Embedded binary modules can be added using the PYBIND11_EMBEDDED_MODULE macro. Note that the definition must be placed at global scope. They can be imported like any other module.

#include <pybind11/embed.h>
namespace py = pybind11;

PYBIND11_EMBEDDED_MODULE(fast_calc, m) {
    // `m` is a `py::module` which is used to bind functions and classes
    m.def("add", [](int i, int j) {
        return i + j;
    });
}

int main() {
    py::scoped_interpreter guard{};

    auto fast_calc = py::module::import("fast_calc");
    auto result = fast_calc.attr("add")(1, 2).cast<int>();
    assert(result == 3);
}

Unlike extension modules where only a single binary module can be created, on the embedded side an unlimited number of modules can be added using multiple PYBIND11_EMBEDDED_MODULE definitions (as long as they have unique names).

These modules are added to Python’s list of builtins, so they can also be imported in pure Python files loaded by the interpreter. Everything interacts naturally:

"""py_module.py located in the working directory"""
import cpp_module

a = cpp_module.a
b = a + 1
#include <pybind11/embed.h>
namespace py = pybind11;

PYBIND11_EMBEDDED_MODULE(cpp_module, m) {
    m.attr("a") = 1;
}

int main() {
    py::scoped_interpreter guard{};

    auto py_module = py::module::import("py_module");

    auto locals = py::dict("fmt"_a="{} + {} = {}", **py_module.attr("__dict__"));
    assert(locals["a"].cast<int>() == 1);
    assert(locals["b"].cast<int>() == 2);

    py::exec(R"(
        c = a + b
        message = fmt.format(a, b, c)
    )", py::globals(), locals);

    assert(locals["c"].cast<int>() == 3);
    assert(locals["message"].cast<std::string>() == "1 + 2 = 3");
}

Interpreter lifetime

The Python interpreter shuts down when scoped_interpreter is destroyed. After this, creating a new instance will restart the interpreter. Alternatively, the initialize_interpreter() / finalize_interpreter() pair of functions can be used to directly set the state at any time.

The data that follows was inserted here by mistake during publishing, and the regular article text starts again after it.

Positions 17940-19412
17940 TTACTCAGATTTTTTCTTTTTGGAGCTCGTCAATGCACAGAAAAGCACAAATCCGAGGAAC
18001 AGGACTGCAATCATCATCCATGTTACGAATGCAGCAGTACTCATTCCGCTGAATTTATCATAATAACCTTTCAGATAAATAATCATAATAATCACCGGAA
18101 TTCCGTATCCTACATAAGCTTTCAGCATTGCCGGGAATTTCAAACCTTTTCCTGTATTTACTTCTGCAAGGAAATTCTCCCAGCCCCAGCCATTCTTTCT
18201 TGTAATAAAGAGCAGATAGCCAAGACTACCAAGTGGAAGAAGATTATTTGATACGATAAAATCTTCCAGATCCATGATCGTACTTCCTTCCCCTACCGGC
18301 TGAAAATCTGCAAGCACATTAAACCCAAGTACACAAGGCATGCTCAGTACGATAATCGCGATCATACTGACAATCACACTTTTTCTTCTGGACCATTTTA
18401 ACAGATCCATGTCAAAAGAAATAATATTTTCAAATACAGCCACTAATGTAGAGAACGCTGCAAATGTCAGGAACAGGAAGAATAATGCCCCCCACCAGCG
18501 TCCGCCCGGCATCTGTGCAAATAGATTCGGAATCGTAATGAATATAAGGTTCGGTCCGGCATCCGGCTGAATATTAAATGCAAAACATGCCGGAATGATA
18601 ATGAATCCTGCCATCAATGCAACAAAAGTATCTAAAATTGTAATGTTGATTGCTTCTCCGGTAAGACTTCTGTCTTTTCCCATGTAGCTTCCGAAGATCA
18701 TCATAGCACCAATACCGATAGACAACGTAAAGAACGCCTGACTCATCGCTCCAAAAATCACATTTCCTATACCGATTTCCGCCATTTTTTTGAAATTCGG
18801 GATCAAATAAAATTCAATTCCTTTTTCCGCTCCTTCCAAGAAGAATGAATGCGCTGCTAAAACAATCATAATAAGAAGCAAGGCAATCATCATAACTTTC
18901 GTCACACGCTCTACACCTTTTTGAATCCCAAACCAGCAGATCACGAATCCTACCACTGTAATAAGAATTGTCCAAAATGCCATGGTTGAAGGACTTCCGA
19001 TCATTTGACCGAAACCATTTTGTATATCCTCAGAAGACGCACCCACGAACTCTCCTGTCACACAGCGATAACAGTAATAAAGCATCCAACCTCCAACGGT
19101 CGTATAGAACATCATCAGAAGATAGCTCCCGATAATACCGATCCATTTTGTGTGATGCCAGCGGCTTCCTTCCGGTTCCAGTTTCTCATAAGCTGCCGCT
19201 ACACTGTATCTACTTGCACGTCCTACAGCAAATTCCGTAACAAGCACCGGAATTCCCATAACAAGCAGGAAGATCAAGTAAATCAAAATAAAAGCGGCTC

Modules created with pybind11 can be safely re-initialized after the interpreter has been restarted. However, this may not apply to third-party extension modules. The issue is that Python itself cannot completely unload extension modules and there are several caveats with regard to interpreter restarting. In short, not all memory may be freed, either due to Python reference cycles or user-created global data. All the details can be found in the CPython documentation.

Warning

Creating two concurrent scoped_interpreter guards is a fatal error. So is calling initialize_interpreter() for a second time after the interpreter has already been initialized.

Do not use the raw CPython API functions Py_Initialize and Py_Finalize as these do not properly handle the lifetime of pybind11’s internal data.

Sub-interpreter support

Creating multiple copies of scoped_interpreter is not possible because it represents the main Python interpreter. Sub-interpreters are something different and they do permit the existence of multiple interpreters. This is an advanced feature of the CPython API and should be handled with care. pybind11 does not currently offer a C++ interface for sub-interpreters, so refer to the CPython documentation for all the details regarding this feature.

We’ll just mention a couple of caveats the sub-interpreters support in pybind11:

  1. Sub-interpreters will not receive independent copies of embedded modules. Instead, these are shared and modifications in one interpreter may be reflected in another.
  2. Managing multiple threads, multiple interpreters and the GIL can be challenging and there are several caveats here, even within the pure CPython API (please refer to the Python docs for details). As for pybind11, keep in mind that gil_scoped_release and gil_scoped_acquire do not take sub-interpreters into account.